The most effective way of preventing the flu is with an influenza vaccination. Every fall you should be immunized against strains that have developed since the previous outbreak. If you are vaccinated against one or more strains, you may still come down with flu, but your symptoms are likely to be milder than they would have been had you not had an influenza vaccination.
Influenza vaccine is available through physicians and public-health facilities and many companies provide flu vaccines on-site for their workers. Because influenza is a serious threat, the CDC recommends vaccination for everyone 50 and older; children age 6 months to 19 years; nursing-home residents and employees; anyone with certain chronic medical conditions like diabetes, heart disease, and respiratory diseases like asthma and COPD; pregnant women; and people who work in medical facilities.
Kids aren't the only ones who should go in for their immunizations. We
grown-ups require vaccines and booster shots too, but many of us aren't getting
them. In fact, about 50,000 American adults die every year from
vaccine-preventable diseases, says the National Foundation for Infectious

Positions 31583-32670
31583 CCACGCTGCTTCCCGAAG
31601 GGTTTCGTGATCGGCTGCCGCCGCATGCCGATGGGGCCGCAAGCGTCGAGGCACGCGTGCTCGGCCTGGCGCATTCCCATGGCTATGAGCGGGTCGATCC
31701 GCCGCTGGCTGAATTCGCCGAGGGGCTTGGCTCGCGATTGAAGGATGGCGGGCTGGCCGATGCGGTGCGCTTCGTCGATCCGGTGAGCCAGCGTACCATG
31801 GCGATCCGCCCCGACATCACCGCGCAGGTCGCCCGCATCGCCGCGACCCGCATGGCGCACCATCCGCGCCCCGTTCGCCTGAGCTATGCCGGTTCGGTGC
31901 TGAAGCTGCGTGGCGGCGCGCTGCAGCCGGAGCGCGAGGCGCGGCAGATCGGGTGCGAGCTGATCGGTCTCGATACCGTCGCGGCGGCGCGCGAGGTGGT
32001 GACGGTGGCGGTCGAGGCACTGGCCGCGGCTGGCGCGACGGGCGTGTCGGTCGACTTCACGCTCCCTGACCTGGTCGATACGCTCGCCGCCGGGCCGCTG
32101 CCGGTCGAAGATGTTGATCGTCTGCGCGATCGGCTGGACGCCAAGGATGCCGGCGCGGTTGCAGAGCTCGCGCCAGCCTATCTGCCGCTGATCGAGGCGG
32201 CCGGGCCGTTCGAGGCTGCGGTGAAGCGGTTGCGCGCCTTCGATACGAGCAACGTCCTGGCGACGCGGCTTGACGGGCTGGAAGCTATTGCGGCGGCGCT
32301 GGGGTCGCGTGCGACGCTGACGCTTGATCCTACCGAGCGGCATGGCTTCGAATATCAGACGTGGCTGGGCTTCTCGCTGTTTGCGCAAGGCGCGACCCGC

Diseases — primarily the flu. Read on to find out if you should go in
for one of these vaccines now.1. Flu vaccine
What it does: Prevents influenza, the highly contagious respiratory
The seasonal flu vaccine is available in two forms. One is the injectable vaccine made from an inactivated virus. This form is usually given as a single injection and is approved for people 6 months of age or older. The other form is given as a nasal spray called FluMist. This form of the vaccine is a live and weakened form of the flu and is approved for all healthy people 2-49 years of age who are not pregnant. If you are pregnant you can only receive the injectable form. The CDC now recommends the nasal spray vaccine for healthy children 2 through 8 years old when it is available. Both vaccines are given as a single dose, although children who are receiving vaccination for the first time receive two. Some people develop low fever and muscle aches as side effects of the vaccine.
Intradermal shots use smaller needles that only go into the top layer of the skin instead of the muscle. They're available for those aged 18 to 64.
Egg-free vaccines are now available for those aged 18 to 49 who have severe egg allergies.
High-dose vaccines are meant for those age 65 and older, when available, and may better protect this group from the flu.